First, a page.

Along with Pearl’s own age and appearance getting in the way of un-lived dreams, her veteran hubby Howard also provides a road-block to happiness – they can’t have sex anymore, for fear of his heart giving out. The resulting kills, by way of pitchfork, alligator and handgun, could be interpreted either as a replacement for sex that allows Pearl to still feel a thrill once in a while, or as revenge taken on the young crew for not only being able to act on their salacious desires, but for flaunting them. The filmmakers comment to each other several times on their elderly hosts’ likely jealousy, and seem to feel little shame for deceitfully using the farmhouse for their own gain. But such is the film’s ambiguous morality, we’re not rooting against them. Where slashers often present a bevy of unlikeable 20-somethings oiled and ready for the kill, the characters’ deaths in X act as a gut-punch to the audience, rather than an inevitability we await with glee.
But, despite its bevy of gory deaths and bountiful nudity amongst the younger cast, one of the most standout aspects of X is the way the film embraces the bodies of its two oldest characters. When the eventual sexy-time takes place between Howard and Pearl, their elderly bodies are used as any younger actors would be in an intimate scene. It is theoretically nothing more shocking or sexual than anything we’ve seen so far, but the way this act is received entirely differently when not represented with perky breasts, washboard abs and soft hairless skin is what is most horrifying. This time it shows the viewer what is to come.
Hordes of user reviews on the popular film-reviewing app Letterboxd joked about the sexual nature of the elderly couple in the film. The likes of, “old people scare me too”, “old women horror = the creepiest horror” and “nothing scarier than sex-obsessed ugly-ass old people”. It was mildly disappointing and disgusting to read so many comments that degraded these elderly bodies, especially given that most people are acutely aware that ageing is a constant and inescapable process. So why do we think we are different? Why, like Maxine, do we think we are special and – unlike the elderly who have come before us, who were also once young and beautiful – that we might escape the grip of age. In a more self-aware statement, user Karsten states, “at a certain age, having missionary sex with your bag-of-bones husband is considered a horror scene.” And that’s the cruel reality West shines a light on here: eight gruesome deaths and still a sexually active older couple is the most shocking image in the film.
And sure, Howard and Pearl are murderers and may even have had a few non-consenting sex slaves here or there, but West makes an intentional effort to provide dimension and context so as not to demonise our elderly antagonists. X doesn’t intend to present them purely as ‘mad old people’, there is nuance and sensitivity to their motive, which under examination is heartbreaking. Ageing is inescapable, and that is both the true horror of X, and the mirror it holds to the audience. It’s hard not to empathise, despite the horrific acts it results in, with Pearl’s emotional journey as she loses her desirability. And our young protagonists, though innocent of any real crimes and for the most part intelligent and kind, are not so innocent of ageism. But youth is a bizarre thing to be proud of when all of us are headed for the same fragile fate.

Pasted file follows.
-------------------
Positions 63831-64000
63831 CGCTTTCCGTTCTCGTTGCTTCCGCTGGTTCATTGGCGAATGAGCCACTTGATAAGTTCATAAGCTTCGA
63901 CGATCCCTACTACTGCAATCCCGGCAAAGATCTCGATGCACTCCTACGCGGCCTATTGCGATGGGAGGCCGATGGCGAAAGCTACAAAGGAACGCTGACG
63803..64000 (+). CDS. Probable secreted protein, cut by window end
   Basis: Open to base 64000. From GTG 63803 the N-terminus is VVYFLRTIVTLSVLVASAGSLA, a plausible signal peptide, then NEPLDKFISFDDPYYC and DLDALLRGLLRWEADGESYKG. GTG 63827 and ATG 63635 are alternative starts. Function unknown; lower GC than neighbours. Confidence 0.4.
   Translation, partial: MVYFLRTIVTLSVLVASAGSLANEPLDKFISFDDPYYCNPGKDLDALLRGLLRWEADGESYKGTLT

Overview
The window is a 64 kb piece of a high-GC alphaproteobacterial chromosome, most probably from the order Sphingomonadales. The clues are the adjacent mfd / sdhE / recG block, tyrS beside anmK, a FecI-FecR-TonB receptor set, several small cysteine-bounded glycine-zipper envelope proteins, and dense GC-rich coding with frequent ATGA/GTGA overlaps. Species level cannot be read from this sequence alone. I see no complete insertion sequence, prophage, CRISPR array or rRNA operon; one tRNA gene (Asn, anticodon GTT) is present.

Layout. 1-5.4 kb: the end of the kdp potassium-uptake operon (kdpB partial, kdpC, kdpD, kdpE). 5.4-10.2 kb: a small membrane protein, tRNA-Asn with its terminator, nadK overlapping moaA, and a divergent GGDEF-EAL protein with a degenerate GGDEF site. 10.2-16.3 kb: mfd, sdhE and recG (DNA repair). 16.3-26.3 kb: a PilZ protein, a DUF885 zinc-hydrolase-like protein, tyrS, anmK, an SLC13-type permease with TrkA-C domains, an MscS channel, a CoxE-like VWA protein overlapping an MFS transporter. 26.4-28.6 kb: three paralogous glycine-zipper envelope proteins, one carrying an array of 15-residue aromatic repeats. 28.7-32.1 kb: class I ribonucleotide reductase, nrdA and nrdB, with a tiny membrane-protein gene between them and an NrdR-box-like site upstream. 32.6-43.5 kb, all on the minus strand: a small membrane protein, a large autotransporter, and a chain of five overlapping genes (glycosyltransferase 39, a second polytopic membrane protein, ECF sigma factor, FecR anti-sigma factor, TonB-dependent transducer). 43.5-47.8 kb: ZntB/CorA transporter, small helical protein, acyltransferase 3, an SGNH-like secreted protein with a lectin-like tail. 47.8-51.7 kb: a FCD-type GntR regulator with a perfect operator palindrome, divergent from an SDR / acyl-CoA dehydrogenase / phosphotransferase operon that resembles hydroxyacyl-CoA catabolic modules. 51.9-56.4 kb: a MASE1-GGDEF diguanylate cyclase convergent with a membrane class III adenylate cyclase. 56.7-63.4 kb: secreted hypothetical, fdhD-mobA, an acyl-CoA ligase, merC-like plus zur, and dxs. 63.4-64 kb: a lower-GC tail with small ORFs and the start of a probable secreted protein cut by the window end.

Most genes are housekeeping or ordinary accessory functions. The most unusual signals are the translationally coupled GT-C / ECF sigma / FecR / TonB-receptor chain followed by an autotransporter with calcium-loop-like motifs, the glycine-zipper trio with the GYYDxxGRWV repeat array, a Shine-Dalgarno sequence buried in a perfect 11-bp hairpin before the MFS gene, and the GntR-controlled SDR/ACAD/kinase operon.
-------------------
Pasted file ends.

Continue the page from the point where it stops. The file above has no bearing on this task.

X is a bucket-of-blood romp with a soon-to-stop-beating heart of gold and, ironically, for a film embracing the simplicity of your ‘average slasher’, it’s so much more than that. It is confidently on the nose and quietly complex at the same time, asking in a whisper why we are more comfortable watching tanned and perky bodies torn to bits than we are watching elderly expressions of sexual desire. So does X itself live up to RJ’s aspirations and prove it is possible to make a good dirty movie? Fuck yeah, it does!
Excitingly for lovers of X, the production team secretly filmed a prequel during their time in Whanganui, focusing on Pearl's youth and what led her to become the merciless murderess seen in X. With X already available to stream online, it will be joined by its sister story in late September.
Header image: A24 / Christopher Moss
This essay is featured as part of Issue 07: Aroha, guest-edited by Natasha Matila-Smith. Click here to read other published essays in the issue!